[Mono-devel-list] Can one "hook" API functions?

Miguel de Icaza miguel at ximian.com
Sat Jan 31 02:00:50 EST 2004


   [ I have a tendency of always replying to the same messages that
     Jonathan has already replied, and his answers are always better
     than mine, but today I have something to add ] 

Like Jonathan said, given the criteria you have, the only possible
scenario is to intercept calls to methods in a "MarshalByRef" hierarchy
which specifically allows for this, but this is not a general purpose

It is possible to modify Mono to add a generic hooking feature, and I
encourage people to use Mono to testbed these sort of ideas, because it
is not really hard to do, but it would be a Mono-only feature.

> <snip/>
> > Is there any way in Mono, and hopefully a standard way that will
> > also work on MS .NET, to "hook" system functions/classes?
> > 
> > To be more specific, I want to replace the File and Directory
> > Open/Close/Read/Write classes and methods with my own ones that
> > augment the behaviour of the standard routines, and are transparently
> > available to all programs, old and new, that previously used the
> > standard implementations.
> <snip/>
> No.
> There are only two basic mechanisms to change the behavior of an
> existing function: virtual functions, and delegates (or something using
> delegates, such as an event).
> Both of these require prior planning on behalf of the original class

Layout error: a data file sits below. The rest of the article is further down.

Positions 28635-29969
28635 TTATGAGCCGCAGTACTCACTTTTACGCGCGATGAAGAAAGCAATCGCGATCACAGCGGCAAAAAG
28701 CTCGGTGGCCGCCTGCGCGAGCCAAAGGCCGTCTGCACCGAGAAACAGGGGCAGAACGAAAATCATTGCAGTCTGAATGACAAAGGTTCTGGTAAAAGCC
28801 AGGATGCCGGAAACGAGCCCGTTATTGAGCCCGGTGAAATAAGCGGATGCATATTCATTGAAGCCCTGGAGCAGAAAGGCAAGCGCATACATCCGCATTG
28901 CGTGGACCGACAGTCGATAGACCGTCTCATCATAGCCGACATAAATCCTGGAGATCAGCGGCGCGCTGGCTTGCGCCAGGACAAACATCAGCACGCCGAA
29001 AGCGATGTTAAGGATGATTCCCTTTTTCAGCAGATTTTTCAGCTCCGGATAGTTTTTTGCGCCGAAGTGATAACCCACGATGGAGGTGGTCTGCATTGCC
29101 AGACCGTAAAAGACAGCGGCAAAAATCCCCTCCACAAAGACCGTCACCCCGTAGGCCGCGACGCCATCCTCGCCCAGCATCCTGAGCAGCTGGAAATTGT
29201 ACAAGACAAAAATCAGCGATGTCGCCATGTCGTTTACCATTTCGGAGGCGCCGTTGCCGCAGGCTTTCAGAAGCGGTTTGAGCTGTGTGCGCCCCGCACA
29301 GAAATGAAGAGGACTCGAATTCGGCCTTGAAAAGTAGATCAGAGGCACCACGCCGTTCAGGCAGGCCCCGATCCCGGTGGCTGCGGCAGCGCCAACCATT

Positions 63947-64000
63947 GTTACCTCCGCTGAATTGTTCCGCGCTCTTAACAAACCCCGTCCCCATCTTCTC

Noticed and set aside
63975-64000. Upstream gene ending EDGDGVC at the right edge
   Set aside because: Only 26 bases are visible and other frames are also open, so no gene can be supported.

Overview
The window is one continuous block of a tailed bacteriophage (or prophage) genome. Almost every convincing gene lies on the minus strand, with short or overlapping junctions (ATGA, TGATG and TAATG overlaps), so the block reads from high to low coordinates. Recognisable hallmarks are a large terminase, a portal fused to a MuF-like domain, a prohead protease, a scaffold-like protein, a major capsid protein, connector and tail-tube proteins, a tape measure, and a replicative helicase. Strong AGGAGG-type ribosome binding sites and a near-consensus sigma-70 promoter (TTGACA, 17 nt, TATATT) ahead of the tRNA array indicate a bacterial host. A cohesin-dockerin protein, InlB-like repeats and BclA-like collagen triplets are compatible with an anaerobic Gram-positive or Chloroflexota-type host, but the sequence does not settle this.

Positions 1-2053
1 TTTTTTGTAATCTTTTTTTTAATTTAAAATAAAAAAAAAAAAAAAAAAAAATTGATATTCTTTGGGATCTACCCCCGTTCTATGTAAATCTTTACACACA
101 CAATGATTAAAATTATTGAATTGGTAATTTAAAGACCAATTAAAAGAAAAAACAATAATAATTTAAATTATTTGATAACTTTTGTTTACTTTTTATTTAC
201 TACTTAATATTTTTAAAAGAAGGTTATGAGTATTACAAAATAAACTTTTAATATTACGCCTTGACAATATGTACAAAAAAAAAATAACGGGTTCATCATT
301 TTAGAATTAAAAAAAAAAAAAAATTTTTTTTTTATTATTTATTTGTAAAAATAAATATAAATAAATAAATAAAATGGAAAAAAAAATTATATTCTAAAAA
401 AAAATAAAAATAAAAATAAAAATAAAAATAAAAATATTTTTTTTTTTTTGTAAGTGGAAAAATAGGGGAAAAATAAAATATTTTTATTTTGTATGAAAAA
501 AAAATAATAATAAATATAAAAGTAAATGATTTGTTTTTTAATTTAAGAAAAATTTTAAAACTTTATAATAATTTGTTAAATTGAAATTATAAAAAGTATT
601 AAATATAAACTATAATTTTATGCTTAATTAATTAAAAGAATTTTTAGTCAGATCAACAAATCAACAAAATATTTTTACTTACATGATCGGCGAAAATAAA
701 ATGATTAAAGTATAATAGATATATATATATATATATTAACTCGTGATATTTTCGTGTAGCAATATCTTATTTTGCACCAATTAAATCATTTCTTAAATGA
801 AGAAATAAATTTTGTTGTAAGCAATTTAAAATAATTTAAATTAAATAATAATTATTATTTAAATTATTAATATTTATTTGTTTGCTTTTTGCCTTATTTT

> author, as functions are non-virtual by default, and delegates/events
> would require that the programmer actually do something to explicitly
> support it.
> Furthermore, even if the functions were virtual, you'd still need to
> make sure that, somehow, the user was creating instances of your class,
> not your base class.  There are design patterns to do this, but for
> anything created directly by the user (Strings, arrays, files, pretty
> much everything) there is no way to substitute your class for the
> original class.
> Why is this the case?  There are likely several reasons, but two that I
> can think of are performance and security.  By ensuring that people can
> only override functions in explicit ways, the runtime can better
> optimize those patterns, helping to improve performance.  And if anyone
> could replace any function, you'd have security holes introduced in no
> time.

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